Archive for May 3, 2019

Friday, May 3, 2019

Apple Developer CD Covers

James Thomson:

Very interesting photos by @nbeadman featuring covers of the old developer CDs, when Apple liked terrible puns

Aside from seeing Inside Macintosh in bookstores, these CDs were my first exposure to Apple’s developer program.

MongoDB Acquires Realm

Eliot Horowitz (Hacker News):

The best thing in the world is when someone just gets you, and you get them, because when you share a vision of the world like that, you can do incredible things together. That’s exactly the case with MongoDB and Realm, so I’m very happy to report that MongoDB has just entered into an agreement to acquire Realm.


Realm and MongoDB are a natural fit because we share a vision that when developers can interact naturally with data, they are happier and more productive, and because our products are complementary. We’re excited to get to work crafting our shared roadmap and will be ready to announce concrete details at our annual global conference, MongoDB World, held June 17-19 in New York City.

One key principle guiding that process is simple: we will not introduce backwards breaking changes.

Marcin Krzyzanowski:

“Both MongoDB and Realm are committed to supporting our customers on their current solution, and nothing will change right now.”

“Parse has agreed to be acquired by Facebook. Rest assured, Parse is not going away. It’s going to get better.”


Update (2019-05-10): Drew McCormack:

Realm did a great job marketing themselves — their talk series was great — but I think they took their eyes off the ball. The core product was secondary. Sync was added very, very late, in a world where it is absolutely essential.

But even worse, and this applies to both Parse and Realm, these services didn't offer a very attractive proposition to developers. They locked you in to their API, and their server — you had to bet your whole company on a shaky startup.

TurboTax Dark Patterns and Robots Exclusion

Justin Elliott and Lucas Waldron (Hacker News):

Intuit and other tax software companies have spent millions lobbying to make sure that the IRS doesn’t offer its own tax preparation and filing service. In exchange, the companies have entered into an agreement with the IRS to offer a “Free File” product to most Americans — but good luck finding it.


We took a close look at the source code of the TurboTax website and noticed something strange. Even though we clicked on the “FREE Guaranteed” option and met all the requirements to file for free, the company had tagged us as a potential paying customer.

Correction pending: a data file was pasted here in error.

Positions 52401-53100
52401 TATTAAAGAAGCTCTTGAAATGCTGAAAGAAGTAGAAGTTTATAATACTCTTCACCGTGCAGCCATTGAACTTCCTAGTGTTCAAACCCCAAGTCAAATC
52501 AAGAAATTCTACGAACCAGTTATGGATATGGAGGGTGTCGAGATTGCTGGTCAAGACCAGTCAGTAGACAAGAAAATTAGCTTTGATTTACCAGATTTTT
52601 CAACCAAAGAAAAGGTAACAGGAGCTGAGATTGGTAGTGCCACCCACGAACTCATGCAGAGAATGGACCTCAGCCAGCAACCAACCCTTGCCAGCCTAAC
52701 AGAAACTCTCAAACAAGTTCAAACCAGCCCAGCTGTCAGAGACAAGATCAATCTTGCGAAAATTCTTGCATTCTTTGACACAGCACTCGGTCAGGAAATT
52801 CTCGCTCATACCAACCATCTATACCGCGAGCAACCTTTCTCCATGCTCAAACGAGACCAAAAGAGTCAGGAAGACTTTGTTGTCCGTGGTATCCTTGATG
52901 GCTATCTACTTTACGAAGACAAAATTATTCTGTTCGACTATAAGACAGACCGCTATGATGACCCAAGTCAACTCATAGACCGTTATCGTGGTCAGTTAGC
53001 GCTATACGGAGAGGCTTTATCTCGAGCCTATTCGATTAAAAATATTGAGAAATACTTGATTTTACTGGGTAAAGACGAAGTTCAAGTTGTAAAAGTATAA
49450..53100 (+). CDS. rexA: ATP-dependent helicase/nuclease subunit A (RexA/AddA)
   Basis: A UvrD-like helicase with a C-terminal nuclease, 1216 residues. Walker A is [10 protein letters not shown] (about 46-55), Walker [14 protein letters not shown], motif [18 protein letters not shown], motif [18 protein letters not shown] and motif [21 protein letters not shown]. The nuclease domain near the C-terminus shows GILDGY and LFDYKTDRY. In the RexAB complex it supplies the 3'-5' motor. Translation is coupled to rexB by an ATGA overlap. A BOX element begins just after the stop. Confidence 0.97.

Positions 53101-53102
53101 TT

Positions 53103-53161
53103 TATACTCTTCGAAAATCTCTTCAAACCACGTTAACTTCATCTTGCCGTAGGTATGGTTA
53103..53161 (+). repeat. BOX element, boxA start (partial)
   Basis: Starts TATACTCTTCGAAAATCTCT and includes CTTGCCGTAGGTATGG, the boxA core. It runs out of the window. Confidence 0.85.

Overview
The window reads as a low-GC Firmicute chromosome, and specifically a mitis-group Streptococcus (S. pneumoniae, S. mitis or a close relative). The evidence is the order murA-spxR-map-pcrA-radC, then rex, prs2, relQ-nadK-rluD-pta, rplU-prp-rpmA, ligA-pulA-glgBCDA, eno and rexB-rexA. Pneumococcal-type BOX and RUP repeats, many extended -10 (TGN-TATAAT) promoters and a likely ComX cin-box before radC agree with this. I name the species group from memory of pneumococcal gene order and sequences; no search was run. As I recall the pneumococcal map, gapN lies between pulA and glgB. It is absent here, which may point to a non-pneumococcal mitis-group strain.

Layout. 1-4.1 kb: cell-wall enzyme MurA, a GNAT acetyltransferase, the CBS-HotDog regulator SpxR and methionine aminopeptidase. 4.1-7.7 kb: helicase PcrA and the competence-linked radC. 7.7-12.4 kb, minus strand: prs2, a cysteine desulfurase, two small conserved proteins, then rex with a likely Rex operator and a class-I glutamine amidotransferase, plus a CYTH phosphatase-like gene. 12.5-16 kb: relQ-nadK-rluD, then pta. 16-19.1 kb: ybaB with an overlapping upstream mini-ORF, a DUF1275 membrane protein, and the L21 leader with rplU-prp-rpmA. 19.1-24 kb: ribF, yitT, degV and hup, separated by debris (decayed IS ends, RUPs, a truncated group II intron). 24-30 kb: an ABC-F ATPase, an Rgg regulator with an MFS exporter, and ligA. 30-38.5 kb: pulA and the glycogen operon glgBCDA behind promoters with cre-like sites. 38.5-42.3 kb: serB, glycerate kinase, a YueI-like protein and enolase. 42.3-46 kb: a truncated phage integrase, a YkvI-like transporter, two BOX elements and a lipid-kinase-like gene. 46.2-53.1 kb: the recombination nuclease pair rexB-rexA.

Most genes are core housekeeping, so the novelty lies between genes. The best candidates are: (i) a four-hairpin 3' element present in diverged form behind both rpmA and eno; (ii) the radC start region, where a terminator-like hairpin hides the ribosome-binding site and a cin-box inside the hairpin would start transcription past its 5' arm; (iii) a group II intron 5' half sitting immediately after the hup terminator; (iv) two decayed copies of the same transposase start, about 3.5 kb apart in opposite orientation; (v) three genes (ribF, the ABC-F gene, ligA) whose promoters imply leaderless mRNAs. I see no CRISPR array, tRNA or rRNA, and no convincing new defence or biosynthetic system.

Even though TurboTax could tell we were eligible to file for free, the company never told us about the truly free version.

It turns out that if you start the process from, it’s impossible to find the truly free version. The company itself admits this.

Justin Elliott (tweet):

There’s a new wrinkle: It turns out, Intuit, the maker of TurboTax, is deliberately hiding the truly free edition — TurboTax Free File — from Google Search.


The code in question, which can be found in a file called robots.txt or in an HTML tag, has to be actively added to a site, as Intuit has done. It is typically used on pages that designers want to hide from the open internet, such as those that are for internal use only. Without that code, Google and other search engines default to adding a site to their search results.

Nick Heer (tweet):

TaxSlayer,, and Free Tax USA also request that search engines do not index their free filing webpages.

Justin Elliott:

NEW - statement from TurboTax / Intuit:

“we are undertaking a thorough review of our search practices to ensure we are achieving our goal of increasing eligible taxpayers’ awareness of the IRS Free File Program and its availability.”


Update (2019-05-10): Justin Elliott and Meg Marco (Hacker News):

The makers of TurboTax have long been luring customers into paying for a service that they promised the government they’d give away for free. Now they’re lying to customers to avoid giving refunds.

We’ve heard from 16 people who say they were denied refunds and told that the truly free version — Free File — is a government product that’s not run by TurboTax. Ten others reported being told that ProPublica’s stories were inaccurate, or that our coverage is “fake news” or “fictitious.”

Update (2019-05-31): Justin Elliott and Kengo Tsutsumi (tweet):

To find TurboTax’s Free File landing page, service members typically have to go through the IRS website. TurboTax Military, by contrast, is promoted on the company’s home page and elsewhere. Starting through the Military landing page directs many users to paid products even when they are eligible to get the same service for no cost using the Free File edition.